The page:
Occupational Exposure to Asbestos
Asbestos is a silicate mineral whose long, thin fibers can be either curly, as in the serpentine form; or straight as in the amphibole form. Chrysotile, which is a kind of serpentine asbestos, is the most commonly used asbestos in this country.
Asbestos was widely used commercially from the late 1870s to the mid-1960s. The medical community first determined that asbestos had a harmful effect on human health in the 1930s when an association between occupational exposure to asbestos and the development of asbestosis was established. Later on in the 1950s, scientists found that asbestos was a risk factor for lung-related cancers, including mesothelioma.
Many American Workers have been Exposed to Asbestos
Worker exposure to asbestos started to significantly increase in the early 1940s, and researchers estimate that millions of Americans came in contact with asbestos during the course of their employment. There are some industries whose workers have a history of long-term exposure to high levels of asbestos, such as miners and millers of asbestos, workers involved in the production of textiles containing asbestos, or other asbestos products, and construction workers who installed insulation made from asbestos, or who were involved in the demolition of buildings containing asbestos materials like drywall. Even auto mechanics may have been exposed while repairing brakes with linings made from asbestos.
Many members of the military were also occupationally exposed to asbestos, especially those serving in the Navy. Asbestos-containing insulation was commonly used in Navy ships until the early 1980s, which meant that civilian workers in shipyards were also exposed.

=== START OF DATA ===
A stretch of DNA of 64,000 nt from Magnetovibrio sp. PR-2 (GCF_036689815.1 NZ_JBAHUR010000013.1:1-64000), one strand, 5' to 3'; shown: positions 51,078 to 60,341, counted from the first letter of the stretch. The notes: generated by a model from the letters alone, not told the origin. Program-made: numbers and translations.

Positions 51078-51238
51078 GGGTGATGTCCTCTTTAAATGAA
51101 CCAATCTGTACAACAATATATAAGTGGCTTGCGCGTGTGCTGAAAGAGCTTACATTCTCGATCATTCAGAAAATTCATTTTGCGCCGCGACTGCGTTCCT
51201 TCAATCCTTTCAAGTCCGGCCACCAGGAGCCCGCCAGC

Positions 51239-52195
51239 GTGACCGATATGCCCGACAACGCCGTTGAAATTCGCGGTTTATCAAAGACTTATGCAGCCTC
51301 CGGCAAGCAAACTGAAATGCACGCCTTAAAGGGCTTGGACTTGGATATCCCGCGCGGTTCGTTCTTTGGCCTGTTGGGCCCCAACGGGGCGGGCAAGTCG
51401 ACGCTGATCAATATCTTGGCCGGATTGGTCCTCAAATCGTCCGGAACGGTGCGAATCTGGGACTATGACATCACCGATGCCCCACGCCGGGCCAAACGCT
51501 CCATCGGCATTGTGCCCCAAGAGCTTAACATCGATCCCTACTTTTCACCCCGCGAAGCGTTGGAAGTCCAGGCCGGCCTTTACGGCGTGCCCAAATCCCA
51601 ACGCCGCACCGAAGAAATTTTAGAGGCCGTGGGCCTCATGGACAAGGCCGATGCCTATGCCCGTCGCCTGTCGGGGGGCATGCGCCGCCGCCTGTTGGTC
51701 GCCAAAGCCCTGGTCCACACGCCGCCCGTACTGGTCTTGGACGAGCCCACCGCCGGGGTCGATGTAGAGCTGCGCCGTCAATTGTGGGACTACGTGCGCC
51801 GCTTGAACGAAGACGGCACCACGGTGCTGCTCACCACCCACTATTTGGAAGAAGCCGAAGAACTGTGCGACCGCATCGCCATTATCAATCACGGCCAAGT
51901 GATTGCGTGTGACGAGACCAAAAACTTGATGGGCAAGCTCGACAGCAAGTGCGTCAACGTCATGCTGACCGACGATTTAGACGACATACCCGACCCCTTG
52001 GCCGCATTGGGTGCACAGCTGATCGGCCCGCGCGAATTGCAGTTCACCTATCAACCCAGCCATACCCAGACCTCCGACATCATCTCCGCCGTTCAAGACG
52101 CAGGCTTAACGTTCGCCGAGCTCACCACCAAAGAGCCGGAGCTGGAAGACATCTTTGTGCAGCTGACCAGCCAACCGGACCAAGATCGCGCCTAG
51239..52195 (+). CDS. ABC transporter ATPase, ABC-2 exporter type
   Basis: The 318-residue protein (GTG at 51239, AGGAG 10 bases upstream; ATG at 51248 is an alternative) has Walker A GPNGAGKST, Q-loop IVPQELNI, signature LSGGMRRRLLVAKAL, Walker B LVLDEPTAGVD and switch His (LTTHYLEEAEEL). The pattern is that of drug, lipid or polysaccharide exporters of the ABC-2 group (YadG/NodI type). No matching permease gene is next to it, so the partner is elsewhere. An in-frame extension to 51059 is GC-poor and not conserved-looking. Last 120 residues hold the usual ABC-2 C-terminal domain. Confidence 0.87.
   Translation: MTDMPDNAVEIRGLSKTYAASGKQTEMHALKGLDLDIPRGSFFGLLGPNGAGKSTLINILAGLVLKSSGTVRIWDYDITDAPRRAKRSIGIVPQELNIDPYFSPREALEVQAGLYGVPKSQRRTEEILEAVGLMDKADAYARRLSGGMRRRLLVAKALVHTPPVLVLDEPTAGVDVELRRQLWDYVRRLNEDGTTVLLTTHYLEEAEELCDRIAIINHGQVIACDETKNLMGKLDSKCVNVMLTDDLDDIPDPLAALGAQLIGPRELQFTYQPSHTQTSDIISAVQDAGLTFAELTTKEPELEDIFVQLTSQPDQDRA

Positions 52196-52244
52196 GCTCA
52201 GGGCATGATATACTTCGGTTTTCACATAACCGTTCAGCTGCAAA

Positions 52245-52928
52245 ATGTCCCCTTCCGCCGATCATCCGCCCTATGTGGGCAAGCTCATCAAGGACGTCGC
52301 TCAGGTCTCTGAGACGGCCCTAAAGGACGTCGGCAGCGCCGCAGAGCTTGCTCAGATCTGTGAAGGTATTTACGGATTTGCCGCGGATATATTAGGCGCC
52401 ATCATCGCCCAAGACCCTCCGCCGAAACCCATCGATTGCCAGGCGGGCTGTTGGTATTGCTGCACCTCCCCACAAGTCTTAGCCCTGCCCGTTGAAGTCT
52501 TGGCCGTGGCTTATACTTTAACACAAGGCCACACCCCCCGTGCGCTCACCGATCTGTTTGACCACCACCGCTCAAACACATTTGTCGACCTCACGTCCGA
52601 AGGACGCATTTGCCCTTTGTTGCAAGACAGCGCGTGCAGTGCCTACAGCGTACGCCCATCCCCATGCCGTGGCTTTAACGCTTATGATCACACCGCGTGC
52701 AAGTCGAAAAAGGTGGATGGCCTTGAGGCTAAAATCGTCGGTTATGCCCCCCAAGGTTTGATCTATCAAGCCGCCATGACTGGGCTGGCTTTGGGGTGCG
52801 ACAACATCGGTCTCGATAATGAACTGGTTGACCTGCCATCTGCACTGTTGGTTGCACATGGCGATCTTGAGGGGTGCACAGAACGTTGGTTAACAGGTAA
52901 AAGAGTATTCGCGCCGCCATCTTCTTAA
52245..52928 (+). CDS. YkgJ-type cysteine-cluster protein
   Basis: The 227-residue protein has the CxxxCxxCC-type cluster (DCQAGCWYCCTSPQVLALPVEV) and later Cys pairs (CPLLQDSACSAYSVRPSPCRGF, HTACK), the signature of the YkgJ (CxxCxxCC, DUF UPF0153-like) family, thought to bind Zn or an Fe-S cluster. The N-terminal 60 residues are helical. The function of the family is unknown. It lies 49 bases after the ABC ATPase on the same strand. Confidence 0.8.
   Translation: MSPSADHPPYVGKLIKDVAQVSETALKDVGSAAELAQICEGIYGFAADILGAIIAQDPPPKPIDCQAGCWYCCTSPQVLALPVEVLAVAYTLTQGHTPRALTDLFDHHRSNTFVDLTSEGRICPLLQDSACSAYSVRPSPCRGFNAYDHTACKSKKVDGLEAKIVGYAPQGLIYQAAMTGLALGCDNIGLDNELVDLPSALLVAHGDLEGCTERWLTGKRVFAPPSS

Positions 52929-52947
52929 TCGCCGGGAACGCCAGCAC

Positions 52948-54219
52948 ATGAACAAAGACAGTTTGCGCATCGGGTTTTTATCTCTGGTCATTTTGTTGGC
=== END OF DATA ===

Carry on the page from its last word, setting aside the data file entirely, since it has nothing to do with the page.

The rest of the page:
Governmental Agencies Intervene to Regulate Asbestos Exposure
The Environmental Protection Agency (EPA) issued a ban in 1989 on all new uses of asbestos; however, uses that were already in existence were permitted to continue.
The Occupational Safety and Health Administration (OSHA) established regulations controlling the level of asbestos exposure for construction, shipyards, and general industry. The agency’s current acceptable asbestos exposure limit for the workplace is 0.1 fibers per milliliter. In addition, OSHA created standards regarding the use of protective equipment like respirators and specific workplace practices and safety procedures.
The 9/11 Attack on the World Trade Center Created a Group of At-Risk Workers
Workers that took part in the rescue, recovery, and cleanup after the September 11, 2001, attacks on the World Trade Center are another group that may potentially develop diseases associated with asbestos exposure. The North Tower of the World Trade Center was constructed using asbestos-containing building materials. When the building fell, it caused the release of hundreds of tons of asbestos into the surrounding air.
This means that firefighters, police officers, paramedics and construction workers were put at significant risk because of their exposure to asbestos. The extent of the health problems from this event will not be fully understood for some time because of the long latency period between asbestos exposure and the development of disease. However, these individuals are being monitored for possible health issues through the World Trade Center Worker and Volunteer Medical Screening Program.